People who are treated with TNF-α inhibitors for their autoimmune disease such as Crohn’s disease or rheumatoid arthritis lose their vaccination protection significantly earlier than average. The mechanism underlying the early decrease in antibody levels has now been elucidated by a scientific team from MedUni Vienna.
In view of the results, principal investigator Ursula Wiedermann-Schmidt emphasizes the importance of regular boosters for those affected. The research work has just been published in the journal eBioMedicine.
The study was conducted by the Center for Pathophysiology, Infectiology and Immunology in cooperation with the Department of Gastroenterology and Hepatology of the University Department of Internal Medicine III. Patients with inflammatory bowel diseases (IBD) such as Crohn’s disease or ulcerative colitis and healthy controls were administered a SARS-CoV-2 mRNA vaccination and a booster after six months.
Subsequent analyses showed that people receiving TNF-α blocker therapy had significantly lower antibody levels than healthy subjects and IBD patients receiving another form of treatment (α4β7-integrin antagonists).
TNF-α blockers are anti-inflammatory and immunosuppressive drugs from the group of biologics that are not only used for inflammatory bowel diseases, but also for other autoimmune diseases such as rheumatoid arthritis or psoriatic arthritis.
According to the research team, the significantly faster loss of vaccine protection observed in the study is due to the fact that the strong inflammatory situation in these patients—despite the use of TNF-α inhibitors—inhibits the production of memory B cells in the lymph nodes. These are the cells of the immune system that are responsible for the production of long-lived plasma cells as well as antibodies and thus for long-term vaccine protection against already known pathogens—an essential prerequisite for the quality and duration of the protective effect of vaccinations.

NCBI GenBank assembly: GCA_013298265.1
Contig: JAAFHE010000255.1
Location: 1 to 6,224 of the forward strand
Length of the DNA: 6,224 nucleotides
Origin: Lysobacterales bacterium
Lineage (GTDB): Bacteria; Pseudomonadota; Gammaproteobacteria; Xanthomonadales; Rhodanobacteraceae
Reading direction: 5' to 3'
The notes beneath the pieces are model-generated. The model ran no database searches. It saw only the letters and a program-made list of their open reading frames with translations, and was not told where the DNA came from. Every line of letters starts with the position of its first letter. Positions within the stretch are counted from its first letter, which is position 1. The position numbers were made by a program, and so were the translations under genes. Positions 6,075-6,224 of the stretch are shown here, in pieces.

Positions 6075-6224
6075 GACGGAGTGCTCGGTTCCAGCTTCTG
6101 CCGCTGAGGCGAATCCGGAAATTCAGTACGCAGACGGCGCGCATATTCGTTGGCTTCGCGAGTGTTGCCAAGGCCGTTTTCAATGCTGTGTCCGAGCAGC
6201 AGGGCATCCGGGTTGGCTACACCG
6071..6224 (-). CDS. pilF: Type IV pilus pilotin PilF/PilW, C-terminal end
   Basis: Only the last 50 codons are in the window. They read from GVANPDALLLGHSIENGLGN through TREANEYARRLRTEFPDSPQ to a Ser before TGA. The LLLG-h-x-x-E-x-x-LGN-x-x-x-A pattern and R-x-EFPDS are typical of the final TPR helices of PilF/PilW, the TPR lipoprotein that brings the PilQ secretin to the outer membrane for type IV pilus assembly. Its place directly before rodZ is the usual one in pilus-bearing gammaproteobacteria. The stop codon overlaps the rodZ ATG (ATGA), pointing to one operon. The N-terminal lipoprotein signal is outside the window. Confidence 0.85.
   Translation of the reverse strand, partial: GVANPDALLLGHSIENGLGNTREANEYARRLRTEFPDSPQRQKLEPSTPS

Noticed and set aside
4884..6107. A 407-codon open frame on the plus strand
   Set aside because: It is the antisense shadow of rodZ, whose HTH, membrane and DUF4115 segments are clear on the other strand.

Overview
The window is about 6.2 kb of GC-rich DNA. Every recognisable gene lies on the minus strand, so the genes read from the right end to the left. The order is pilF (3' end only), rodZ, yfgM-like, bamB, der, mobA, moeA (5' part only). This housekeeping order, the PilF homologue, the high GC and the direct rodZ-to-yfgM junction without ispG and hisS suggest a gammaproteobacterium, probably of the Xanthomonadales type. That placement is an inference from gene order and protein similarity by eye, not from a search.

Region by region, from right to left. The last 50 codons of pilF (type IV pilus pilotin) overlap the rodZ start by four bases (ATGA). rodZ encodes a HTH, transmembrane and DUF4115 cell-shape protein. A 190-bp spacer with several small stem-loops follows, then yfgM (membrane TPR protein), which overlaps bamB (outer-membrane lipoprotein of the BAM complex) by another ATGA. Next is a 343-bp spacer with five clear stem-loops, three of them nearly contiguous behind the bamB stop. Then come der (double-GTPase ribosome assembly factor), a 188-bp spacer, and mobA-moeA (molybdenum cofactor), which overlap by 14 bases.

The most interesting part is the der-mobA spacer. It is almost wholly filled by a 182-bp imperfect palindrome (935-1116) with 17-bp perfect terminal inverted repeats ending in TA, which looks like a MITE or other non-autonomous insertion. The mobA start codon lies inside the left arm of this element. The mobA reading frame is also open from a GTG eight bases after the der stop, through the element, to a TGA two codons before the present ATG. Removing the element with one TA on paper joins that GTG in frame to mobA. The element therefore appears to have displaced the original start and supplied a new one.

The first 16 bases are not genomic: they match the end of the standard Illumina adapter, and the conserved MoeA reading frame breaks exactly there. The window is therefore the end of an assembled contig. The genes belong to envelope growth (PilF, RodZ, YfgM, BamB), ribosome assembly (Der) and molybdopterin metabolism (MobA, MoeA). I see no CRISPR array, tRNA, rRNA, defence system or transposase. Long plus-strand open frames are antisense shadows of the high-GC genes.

Check of vaccination status with diagnosis of disease
“In our study we were able to elucidate the exact mechanism why only short-lived plasma cells are formed under TNF-α blocker therapy, so that antibody protection only lasts for a short time,” says corresponding author Wiedermann-Schmidt, Head of the Center for Pathophysiology, Infectiology and Immunology and the Outpatient Clinic for Vaccinations, Travel and Tropical Medicine at MedUni Vienna. The study results apply not only to SARS-CoV-2 vaccinations, but in principle to all vaccinations.
“For this group of patients, it is therefore necessary to maintain short-term protection through repeated booster vaccinations,” says Wiedermann-Schmidt. Special attention must be paid to vaccinations that are administered for the first time under TNF-α blocker therapy—here the early antibody waning and loss of protection can be most pronounced.
Vaccinations performed already before the start of TNF-α blocker therapy would most likely retain their protective effect. In principle, when diagnosing an autoimmune disease (and other diseases under immunosuppressive therapy), the entire vaccination status should be ascertained as soon as possible and missing vaccinations should be supplemented before starting TNF-α blocker therapy (as well as other immunosuppressive therapies).
Erika Garner-Spitzer et al, Lower magnitude and faster waning of antibody responses to SARS-CoV-2 vaccination in anti-TNF-α-treated IBD patients are linked to lack of activation and expansion of cTfh1 cells and impaired B memory cell formation, eBioMedicine (2023). DOI: 10.1016/j.ebiom.2023.104788
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